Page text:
I don't know much about what Anderson and Mathews Brothers offer, but Alpen and Intus are both great window lines for cold climates and have options to "tune" each window for its location on your house. They both have good local/regional dealers:

Intus - Performance Building Supply in Portland, ME - http://performancebuildingsupply.com
Alpen - Pinnacle Window Solutions in Hallowell, ME - http://www.pinnaclewindowsolutions.net

If you went with Alpen, I'd recommend at least the Zenith 625 line or above for the climate up here. The owner of Pinnacle even drove over to help us with the window delivery and some installation follow up.

Once you have more details about your window needs, you can submit a "window schedule" to each dealer for an estimate.

On another note, I'd also recommend looking into the Energy Star program. If you'll have NHEC as an electric provider, they'll pay for the consultation/certification service (which will include blower door tests).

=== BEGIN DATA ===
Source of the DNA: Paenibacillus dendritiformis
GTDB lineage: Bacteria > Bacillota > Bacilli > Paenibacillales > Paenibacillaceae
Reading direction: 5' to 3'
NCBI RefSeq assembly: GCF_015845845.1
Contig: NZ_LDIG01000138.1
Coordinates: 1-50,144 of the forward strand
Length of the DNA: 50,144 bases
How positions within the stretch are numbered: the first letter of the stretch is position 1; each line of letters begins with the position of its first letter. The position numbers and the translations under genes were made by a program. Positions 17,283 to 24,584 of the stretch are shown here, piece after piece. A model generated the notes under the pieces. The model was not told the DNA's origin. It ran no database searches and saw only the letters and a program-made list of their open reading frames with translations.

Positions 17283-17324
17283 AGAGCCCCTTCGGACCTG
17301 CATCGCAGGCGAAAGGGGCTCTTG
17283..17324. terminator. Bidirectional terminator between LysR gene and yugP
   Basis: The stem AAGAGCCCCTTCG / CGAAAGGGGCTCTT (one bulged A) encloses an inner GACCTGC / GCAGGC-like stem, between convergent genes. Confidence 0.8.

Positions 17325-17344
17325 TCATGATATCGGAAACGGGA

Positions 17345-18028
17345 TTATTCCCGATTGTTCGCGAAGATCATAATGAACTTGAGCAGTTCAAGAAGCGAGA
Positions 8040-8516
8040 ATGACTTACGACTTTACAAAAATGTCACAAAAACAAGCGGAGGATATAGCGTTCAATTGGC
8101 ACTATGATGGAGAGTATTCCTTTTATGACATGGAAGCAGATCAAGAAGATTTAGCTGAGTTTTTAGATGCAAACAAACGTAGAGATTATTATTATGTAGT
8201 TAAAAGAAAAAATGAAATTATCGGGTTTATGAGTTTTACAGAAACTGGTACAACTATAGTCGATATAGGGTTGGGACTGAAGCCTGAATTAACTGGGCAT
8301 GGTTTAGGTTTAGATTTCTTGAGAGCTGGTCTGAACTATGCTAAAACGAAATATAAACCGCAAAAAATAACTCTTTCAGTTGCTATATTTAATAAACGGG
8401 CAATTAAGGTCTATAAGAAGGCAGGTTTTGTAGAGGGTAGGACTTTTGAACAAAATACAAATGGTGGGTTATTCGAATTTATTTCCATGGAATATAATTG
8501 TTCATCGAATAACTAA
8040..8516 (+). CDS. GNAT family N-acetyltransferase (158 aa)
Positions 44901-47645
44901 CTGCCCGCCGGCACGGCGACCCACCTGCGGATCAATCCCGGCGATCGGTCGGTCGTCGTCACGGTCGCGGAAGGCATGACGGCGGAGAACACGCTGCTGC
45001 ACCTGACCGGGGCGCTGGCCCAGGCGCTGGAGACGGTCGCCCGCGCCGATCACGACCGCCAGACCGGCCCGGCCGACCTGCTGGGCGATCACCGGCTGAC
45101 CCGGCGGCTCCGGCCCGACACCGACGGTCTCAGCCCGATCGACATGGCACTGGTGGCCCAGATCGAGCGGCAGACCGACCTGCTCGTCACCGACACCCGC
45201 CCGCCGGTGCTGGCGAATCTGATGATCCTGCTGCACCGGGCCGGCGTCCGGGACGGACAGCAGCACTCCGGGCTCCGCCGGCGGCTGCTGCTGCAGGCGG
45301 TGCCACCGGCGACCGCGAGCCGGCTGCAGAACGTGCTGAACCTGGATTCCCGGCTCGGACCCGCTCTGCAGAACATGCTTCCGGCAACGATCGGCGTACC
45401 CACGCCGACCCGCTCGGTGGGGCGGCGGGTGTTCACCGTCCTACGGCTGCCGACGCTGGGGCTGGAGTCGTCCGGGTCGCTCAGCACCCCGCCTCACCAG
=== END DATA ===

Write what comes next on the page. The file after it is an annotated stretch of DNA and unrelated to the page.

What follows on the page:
Answered by Brian P
Posted Mar 19, 2017 10:20 AM ET


Another to consider is Comfortline by Fiberframe (or is it Fiberframe by Comfortline?). They seem to be good quality fiberglass frame windows with the full range of triple-pane glass types available without excessive upcharges, and their prices in the US can be better than the price for importing Canadian windows, although that comparison might vary with the exchange rate.

Answered by Charlie Sullivan
Posted Mar 19, 2017 12:04 PM ET


I quoted Inline a few months back, and it was $380 for a 10.7 sq.ft. triple glazed argon filled casement. No idea if the pricing has changed much, but that was as good as any other quote I got. Bigger windows were cheaper for the area.


Answered by John Ranson
Posted Mar 19, 2017 12:13 PM ET


guys, thanks so much for the input. this place is an absolute wealth of information.

whats a reasonable, or expected, turnaround on windows?

Answered by John Williams
Posted Mar 20, 2017 3:17 PM ET


In the northeastern US, Harvey's ~U0.20 triple panes are usually available at "value pricing" competitive with some of the others at that end of the market (Paradigm, et al).

Answered by Dana Dorsett
Posted Mar 20, 2017 3:58 PM ET


Check out http://prossimo.us/. I used their windows in my pretty good house in ND and I would recommend them to anyone. They are based in upstate NY.